Key:addr

From OpenStreetMap Wiki
(Redirected from Key:addr:housenumber)
Jump to navigation Jump to search
Public-images-osm logo.svg addr
Housenumber-karlsruhe-de.png
Description
"addr" is the prefix for several addr:* keys to describe addresses. Edit or translate this description.
Group: Addresses
Used on these elements
may be used on nodesmay be used on waysmay be used on areasmay be used on relations
See also
Status: de factoPage for proposal

Wikidata

The various addr keys are used to provide address information for buildings and facilities. See Addresses for more details on usage.

How to map

Where to add the address

The address tagging should be added to

  • the object relationareawaynode of a point of interest;
  • the polygon representing an area area (building or campus/site outline) if the address is valid for the whole object (e.g. a detached house, an individual terraced house, a school campus);
  • to a particular node node sitting on the outline (e.g. entrance, gate) or contained within the object if the address applies to this point, in particular when an object has multiple addresses such as an apartment building with several entrances;
  • to a node node if you are unsure about the extent of the address.

What to add

As a minimum, please add

If you know them and if they exist, please add:

If they are part of the postal address, please add:

Example addresses rendered on map in OSM Carto style:

Loading map...

OpenStreetMap.org/#map=19/52.49832/13.43601

A few mappers consider higher-level tags, or even addr:city=* as redundant, since they could be calculated from the respective boundary relations they are contained in (if present and valid). However, such practice has severe disadvantages and can lead to wrong results.

The focus on the usage of addr:country=* differs across national communities, some consider it as necessary part of tagging (Germany), some as unwanted tag (Poland).

Collection methods

Commonly used subkeys

Key Value Element Comment Rendering Photo

Tags for individual houses

addr:housenumber user defined node area The house number (may contain letters, dashes or other characters).
Addresses describes ways to tag a single building with multiple addresses.
Please do not only tag addr:housenumber=*, but also add at least addr:street=* or addr:place=* for places without streets (or map the belonging to a street with a relation using associatedStreet relation or street relation.)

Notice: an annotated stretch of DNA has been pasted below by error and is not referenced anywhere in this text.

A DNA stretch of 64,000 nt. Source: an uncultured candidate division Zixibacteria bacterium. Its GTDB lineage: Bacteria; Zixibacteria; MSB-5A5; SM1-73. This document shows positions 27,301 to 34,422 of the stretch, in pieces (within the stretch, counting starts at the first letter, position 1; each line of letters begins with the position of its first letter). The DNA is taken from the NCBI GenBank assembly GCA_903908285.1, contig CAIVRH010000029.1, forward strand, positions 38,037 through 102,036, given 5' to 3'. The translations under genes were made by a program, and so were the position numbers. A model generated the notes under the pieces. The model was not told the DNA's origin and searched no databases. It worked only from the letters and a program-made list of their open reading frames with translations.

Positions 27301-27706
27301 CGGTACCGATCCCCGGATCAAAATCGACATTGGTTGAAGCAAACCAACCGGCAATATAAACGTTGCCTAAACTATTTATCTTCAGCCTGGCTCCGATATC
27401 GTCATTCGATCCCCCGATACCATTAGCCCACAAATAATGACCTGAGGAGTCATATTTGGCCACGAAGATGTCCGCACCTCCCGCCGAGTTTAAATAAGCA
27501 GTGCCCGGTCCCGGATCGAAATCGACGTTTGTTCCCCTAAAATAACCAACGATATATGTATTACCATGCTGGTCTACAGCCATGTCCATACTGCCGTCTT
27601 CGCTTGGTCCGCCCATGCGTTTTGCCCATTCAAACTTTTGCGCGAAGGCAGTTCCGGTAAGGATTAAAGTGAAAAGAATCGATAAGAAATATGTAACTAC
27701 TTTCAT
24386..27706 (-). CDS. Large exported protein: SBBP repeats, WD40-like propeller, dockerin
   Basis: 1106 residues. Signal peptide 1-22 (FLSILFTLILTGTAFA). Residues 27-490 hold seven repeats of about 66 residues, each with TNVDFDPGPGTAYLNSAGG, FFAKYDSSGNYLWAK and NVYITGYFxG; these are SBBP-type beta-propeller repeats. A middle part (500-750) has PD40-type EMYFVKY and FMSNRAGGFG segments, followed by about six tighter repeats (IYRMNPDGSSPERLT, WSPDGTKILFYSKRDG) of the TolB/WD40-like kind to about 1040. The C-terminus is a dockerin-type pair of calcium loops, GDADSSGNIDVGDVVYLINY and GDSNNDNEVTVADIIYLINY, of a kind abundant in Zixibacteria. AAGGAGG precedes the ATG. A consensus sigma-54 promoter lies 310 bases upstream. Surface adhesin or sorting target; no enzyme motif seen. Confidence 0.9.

Wien Lainzer Str 8a.jpg
addr:housename user defined node area The name of a house.
This is sometimes used in some countries like England instead of (or in addition to) a house number.
House-name sign, Main Street Aberlady. - geograph.org.uk - 1753443.jpg
addr:flats user defined node The unit numbers (a range or a list) of the flats or apartments located behind a single entrance door. Rendering of addr flats 2.png Flat numbers on an entrance.png
addr:conscriptionnumber user defined node area This special kind of housenumber relates to a settlement instead of a street. Conscription numbers were introduced in the Austrio-Hungarian Empire and are still in use in some parts of Europe, sometimes together with street-related housenumbers which are also called orientation numbers.
Konskriptionsnummer.jpg
addr:street user defined node area The name of the respective street.
A way with highway=* or a square with place=square and the corresponding name should be found nearby. The belonging to a street can alternatively be represented by a associatedStreet relation or street relation. The keys addr:housenumber=* and addr:street=* in principle are the only necessary ones if there are valid border polygons. If you are not sure if it is so, just add addr:city=*, addr:postcode=* and addr:country=*.
Kirkland, WA - double street sign.jpg
addr:place user defined node area This is part of an address which refers to the name of some territorial zone (usually a place=* like island, square or very small village) instead of a street (highway=*). Should not be used together with addr:street=*.
addr:postcode user defined node area The postal code of the building/area. Some mappers prefer to rely on boundary=postal_code
addr:city user defined node area The name of the city as given in postal addresses of the building/area. (In some places the city in the address corresponds to the post office that serves the area rather than the actual city, if any, in which the building is located.) Some mappers assume it can be derived from a boundary=administrative relation.